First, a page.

One of the best things I did for myself last year was learn how to shoot my camera in manual. It was one of those things that I always wanted to do, but felt like I didn’t have the time (or brain power) to tackle. Turns out, it wasn’t quite the big deal that I was making it. Isn’t that so often the case?
But I will say, it would have been a lot easier if I had had someone to share some quality resources with me. And that’s exactly why I’m focusing on photography with you this month, I hope you can benefit from my own learning curve!
If you’re looking to uplevel your photography, here are some tips and resources helped me!
Learn from an Expert
The absolute best thing I did was ask a friend of mine who’s a photographer if she would show me how she likes to shoot in manuel. We literally met for about 15 minutes and it eased the learning curve significantly to have an expert tell me the basics in layman’s terms. If you have a friend who’s a photographer, ask them to do the same with you. Not a full training, just a few minutes to simplify the basics.
Read the Manuel
Yup, you heard me. Read the manuel that comes with your camera. You won’t believe how much it does and how much this manuel will teach you. Who woulda thought?! (wink)
There’s an eBook and Skillshare Class that made a huge impact on me, both of which significantly increased my working knowledge of using a DLSR camera.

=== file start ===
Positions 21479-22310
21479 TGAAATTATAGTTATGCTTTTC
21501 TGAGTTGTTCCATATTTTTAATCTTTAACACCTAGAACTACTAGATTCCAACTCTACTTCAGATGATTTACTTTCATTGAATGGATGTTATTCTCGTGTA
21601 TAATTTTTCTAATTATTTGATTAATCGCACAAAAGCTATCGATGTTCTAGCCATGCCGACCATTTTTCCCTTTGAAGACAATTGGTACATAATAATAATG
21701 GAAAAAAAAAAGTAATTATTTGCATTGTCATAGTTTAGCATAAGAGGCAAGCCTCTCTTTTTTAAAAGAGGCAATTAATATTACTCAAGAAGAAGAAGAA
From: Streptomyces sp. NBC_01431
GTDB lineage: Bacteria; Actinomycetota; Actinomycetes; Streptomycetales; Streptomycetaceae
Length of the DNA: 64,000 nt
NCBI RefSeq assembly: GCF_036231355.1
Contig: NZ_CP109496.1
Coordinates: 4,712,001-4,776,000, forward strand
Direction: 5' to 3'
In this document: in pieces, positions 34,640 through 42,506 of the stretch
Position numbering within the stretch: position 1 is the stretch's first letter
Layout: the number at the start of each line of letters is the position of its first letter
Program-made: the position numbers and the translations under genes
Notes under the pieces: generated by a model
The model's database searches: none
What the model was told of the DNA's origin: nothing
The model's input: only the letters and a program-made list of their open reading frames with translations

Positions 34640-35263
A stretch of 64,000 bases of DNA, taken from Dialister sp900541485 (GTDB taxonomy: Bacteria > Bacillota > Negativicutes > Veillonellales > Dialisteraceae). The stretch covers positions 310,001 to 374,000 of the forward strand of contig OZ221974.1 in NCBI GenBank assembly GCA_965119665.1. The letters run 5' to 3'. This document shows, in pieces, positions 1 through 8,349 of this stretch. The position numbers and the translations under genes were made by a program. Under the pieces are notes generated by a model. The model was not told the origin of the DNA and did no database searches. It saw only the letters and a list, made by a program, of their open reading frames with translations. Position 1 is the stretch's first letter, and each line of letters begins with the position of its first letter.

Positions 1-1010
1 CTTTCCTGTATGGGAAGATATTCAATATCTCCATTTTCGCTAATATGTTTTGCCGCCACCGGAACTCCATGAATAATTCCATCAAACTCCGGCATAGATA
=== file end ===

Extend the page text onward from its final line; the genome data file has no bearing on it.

Fundamentals of DSLR Photography: for just over an hour this class is jam packed full of information. Pausing this class to apply the knowledge and find the settings in my camera was definitely key in getting it to sink in.
Photography Unlocked: I’m going to assume that there are plenty of eBooks out there that cover similar information, but this is the one that found me and it was again, jam packed full of essential knowledge. I loved working through it and how it really broke down every single setting and step for just about any DLSR camera. (And just a heads up, I’m fairly certain it’s always $10.)
I always suggest learning on whatever equipment you have or can afford. I learned all the basics on a Canon Rebel T3i, which was an affordable option that produced great results. Once I felt like my knowledge and work justified it, I moved up to a larger full frame camera, the Canon 6D Mark II and Sigma Art 50mm 1.4
A few things to consider would be whether you want a cropped sensor or full frame camera or not. In short, the most visible difference between full frame and crop sensor is their field of view. The term “crop” implies just exactly that, the smaller sensor’s field of view is a crop of the full frame. Here’s a great article that goes into depth on the subject for further research.
The next thing to consider is what lens you’d like to shoot with. My personal favorite is a 50mm 1.4 or 1.8. This will get you that beautiful bokeh effect that’s so desirable.
Post Editing & Presets
Whether you’re editing photos on your computer or your phone, there are so many amazing resources at your fingertips. Online editors like Aviary and PicMonkey will help you edit from your computer. Mobile apps like VSCO, Photo Editor by Aviary and Afterlight work very well, too. And for the most editing capabilities, you’ll want to invest in a programs like Lightroom or Photoshop.
I’ve also explored presets and after trying sets from VSCO, Archipelago, Local Milk and Mastin Labs I have found that by far my favorites have all come from Pretty Presets.